If you are interested in the history of this block there is information on this here


Free Quilt Blocks from Threads and Patches

Customer_sampler_1           Customer_Sampler_2014_SB

Over the last few years Sally has run a ‘Saturday Sampler’ Quilt course, these were usually her own designs and were made block by block into quilts over the year. As many of these designs have been very successful Threads and Patches has decided to share them here, so starting in the next week you will be able to access and download the patterns for the blocks for Sallys’ 2014 Saturday Sampler . this was originally constructed in burgundy and grey fabrics but would work well in any complimentary colours, or even as a scrappy quilt.



Customer_Sampler_2014_PB       Customer_Sampler_2014_AP

You can see from the examples of quilts made by our customers with the same fabrics how diverse they can look

Over the next few weeks I shall be adding the instructions for these blocks  to this blog, you will be able to download them  and follow them at your own pace.

I used 6 different burgundy fabrics and 5 or 6 different pale grey fabrics, plus I needed burgundy embroidery thread and grey embroidery thread.  Many of our customers embellished their quilts with beads and buttons . There is some embroidery on some of the designs but many of the participants enjoyed adding extra embroidery throughout the quilt.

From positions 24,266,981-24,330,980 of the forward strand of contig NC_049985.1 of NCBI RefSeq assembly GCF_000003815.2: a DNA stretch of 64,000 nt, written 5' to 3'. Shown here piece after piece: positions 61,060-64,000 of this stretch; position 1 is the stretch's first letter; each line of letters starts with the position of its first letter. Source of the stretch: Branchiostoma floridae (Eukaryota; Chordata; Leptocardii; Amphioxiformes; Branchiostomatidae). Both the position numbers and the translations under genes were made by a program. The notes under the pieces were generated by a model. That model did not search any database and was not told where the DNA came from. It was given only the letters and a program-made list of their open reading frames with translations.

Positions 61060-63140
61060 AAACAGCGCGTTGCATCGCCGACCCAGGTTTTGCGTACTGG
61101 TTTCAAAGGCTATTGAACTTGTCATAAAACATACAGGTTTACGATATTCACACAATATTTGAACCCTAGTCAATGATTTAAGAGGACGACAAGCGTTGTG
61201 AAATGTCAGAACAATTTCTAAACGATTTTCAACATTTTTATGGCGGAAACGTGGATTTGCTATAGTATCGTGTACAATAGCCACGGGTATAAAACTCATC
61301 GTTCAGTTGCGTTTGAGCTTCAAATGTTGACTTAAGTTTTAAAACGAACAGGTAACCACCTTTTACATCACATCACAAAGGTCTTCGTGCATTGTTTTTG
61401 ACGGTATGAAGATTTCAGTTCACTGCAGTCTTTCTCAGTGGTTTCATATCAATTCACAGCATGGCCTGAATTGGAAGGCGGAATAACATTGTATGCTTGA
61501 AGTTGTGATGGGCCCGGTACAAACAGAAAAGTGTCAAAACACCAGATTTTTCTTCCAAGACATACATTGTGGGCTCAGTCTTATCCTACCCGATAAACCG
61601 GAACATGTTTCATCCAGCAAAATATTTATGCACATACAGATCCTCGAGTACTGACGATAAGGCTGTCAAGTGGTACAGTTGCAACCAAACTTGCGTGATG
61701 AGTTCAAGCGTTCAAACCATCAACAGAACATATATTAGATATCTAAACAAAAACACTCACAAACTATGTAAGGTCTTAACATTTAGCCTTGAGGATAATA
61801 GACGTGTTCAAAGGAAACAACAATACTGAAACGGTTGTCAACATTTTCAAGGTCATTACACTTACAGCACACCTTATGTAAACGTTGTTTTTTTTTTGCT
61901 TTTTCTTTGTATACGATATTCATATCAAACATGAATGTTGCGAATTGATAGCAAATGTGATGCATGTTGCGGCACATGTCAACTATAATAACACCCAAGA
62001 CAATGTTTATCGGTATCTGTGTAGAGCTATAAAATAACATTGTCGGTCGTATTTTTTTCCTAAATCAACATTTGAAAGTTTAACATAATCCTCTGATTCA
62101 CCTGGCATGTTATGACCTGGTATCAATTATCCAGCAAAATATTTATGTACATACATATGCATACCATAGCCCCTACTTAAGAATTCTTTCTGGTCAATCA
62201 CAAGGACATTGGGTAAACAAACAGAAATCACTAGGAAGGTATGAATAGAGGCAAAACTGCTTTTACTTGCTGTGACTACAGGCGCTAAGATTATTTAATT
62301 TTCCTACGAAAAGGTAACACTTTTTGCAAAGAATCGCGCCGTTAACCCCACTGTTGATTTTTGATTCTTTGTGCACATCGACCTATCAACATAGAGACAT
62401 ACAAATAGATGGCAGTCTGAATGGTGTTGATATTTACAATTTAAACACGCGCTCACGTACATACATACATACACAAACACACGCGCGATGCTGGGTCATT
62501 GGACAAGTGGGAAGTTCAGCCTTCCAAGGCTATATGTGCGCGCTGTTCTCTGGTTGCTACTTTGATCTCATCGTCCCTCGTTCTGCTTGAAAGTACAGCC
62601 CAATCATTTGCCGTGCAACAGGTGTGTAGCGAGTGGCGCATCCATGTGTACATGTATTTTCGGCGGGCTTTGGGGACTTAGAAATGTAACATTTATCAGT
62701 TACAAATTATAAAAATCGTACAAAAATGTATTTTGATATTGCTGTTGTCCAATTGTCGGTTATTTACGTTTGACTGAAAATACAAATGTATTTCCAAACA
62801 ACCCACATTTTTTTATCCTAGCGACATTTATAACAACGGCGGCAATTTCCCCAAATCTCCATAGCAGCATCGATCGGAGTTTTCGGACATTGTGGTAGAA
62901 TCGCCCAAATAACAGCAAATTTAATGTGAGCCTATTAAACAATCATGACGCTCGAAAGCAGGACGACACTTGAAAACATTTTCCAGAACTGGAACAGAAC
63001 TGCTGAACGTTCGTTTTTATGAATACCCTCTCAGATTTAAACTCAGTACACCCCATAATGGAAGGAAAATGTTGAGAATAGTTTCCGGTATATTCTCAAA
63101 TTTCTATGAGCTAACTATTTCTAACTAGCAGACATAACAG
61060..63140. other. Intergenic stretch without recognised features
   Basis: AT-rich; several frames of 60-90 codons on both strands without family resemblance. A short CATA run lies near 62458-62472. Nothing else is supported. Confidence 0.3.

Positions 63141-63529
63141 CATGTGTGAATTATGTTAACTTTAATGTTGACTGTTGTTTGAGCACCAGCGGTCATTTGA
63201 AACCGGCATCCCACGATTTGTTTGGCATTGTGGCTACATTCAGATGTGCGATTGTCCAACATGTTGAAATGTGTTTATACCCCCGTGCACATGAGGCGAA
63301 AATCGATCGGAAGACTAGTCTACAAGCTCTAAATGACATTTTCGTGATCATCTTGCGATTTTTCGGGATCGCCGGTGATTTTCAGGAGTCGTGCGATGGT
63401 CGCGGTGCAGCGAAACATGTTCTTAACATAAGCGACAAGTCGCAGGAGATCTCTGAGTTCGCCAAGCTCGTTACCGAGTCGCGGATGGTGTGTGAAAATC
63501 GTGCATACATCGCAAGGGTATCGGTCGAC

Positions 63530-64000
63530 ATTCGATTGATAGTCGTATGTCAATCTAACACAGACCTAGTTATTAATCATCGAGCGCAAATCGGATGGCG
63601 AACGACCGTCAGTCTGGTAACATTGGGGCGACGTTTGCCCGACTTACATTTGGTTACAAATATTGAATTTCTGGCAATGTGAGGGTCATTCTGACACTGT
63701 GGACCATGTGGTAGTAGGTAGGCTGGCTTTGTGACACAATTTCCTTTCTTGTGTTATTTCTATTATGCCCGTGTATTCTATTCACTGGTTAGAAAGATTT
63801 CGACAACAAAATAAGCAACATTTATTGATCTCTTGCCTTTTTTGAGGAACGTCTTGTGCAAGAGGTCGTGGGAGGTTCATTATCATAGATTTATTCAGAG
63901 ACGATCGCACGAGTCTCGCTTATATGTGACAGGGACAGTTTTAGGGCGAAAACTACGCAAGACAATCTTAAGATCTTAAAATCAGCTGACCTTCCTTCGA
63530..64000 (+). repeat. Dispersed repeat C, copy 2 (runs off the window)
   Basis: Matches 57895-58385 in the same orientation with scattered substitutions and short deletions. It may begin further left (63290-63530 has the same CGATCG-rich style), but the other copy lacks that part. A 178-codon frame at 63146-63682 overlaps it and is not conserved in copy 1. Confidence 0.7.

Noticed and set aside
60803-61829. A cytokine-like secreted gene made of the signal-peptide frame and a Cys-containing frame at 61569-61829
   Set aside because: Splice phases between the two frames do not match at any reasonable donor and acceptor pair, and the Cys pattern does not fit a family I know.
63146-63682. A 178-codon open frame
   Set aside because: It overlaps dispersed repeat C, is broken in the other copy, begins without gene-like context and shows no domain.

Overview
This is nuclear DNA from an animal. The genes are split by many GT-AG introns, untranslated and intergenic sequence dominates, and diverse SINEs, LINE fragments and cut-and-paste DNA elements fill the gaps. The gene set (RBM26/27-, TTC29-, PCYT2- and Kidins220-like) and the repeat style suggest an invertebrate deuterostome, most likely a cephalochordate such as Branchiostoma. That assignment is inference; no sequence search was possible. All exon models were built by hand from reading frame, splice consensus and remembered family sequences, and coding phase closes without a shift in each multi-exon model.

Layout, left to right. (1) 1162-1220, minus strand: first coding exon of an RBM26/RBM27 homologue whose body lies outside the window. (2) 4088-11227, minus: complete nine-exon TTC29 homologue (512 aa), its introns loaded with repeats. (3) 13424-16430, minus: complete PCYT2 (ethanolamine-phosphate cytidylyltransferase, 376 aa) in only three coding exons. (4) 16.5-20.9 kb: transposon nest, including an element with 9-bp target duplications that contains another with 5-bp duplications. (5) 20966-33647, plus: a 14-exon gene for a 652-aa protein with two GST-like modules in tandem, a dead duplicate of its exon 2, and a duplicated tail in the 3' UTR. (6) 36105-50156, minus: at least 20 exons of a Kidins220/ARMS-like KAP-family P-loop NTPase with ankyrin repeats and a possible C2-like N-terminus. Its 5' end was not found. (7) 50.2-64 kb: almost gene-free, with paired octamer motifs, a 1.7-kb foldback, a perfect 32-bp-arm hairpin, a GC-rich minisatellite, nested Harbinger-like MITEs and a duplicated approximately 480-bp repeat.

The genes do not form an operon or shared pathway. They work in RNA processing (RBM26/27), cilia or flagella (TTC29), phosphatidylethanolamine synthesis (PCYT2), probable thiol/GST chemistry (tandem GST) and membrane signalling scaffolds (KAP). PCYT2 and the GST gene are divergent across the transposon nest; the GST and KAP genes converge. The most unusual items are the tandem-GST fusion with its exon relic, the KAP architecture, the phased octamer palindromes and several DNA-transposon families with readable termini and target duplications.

I would love to see what you make so please email me your work at threadsandpatches@gmail.com and I shall incorporate as many as I can in to the blog posts.

Follow our blog to make sure you don’t miss any of the blocks. I look forward to creating a fun quilt along side you.




Weekly Special Deals Plus Click and Collect!


At Threads and Patches we like to offer great value. So we have recently started a new program of weekly special offers. To be notified of these offers customers sign up to our email list, they then receive an email when the offers become available on our website. There are some great deals to be had, so if you want to keep ahead of the game, sign up to our emailing list today

You can even ‘Click and Collect’ by placing an order and selecting the collection option we shall prepare your goods for you, email you when they are ready for collection and of course you have no waiting at the till or postal charges.

Try out the new system and see if you like it!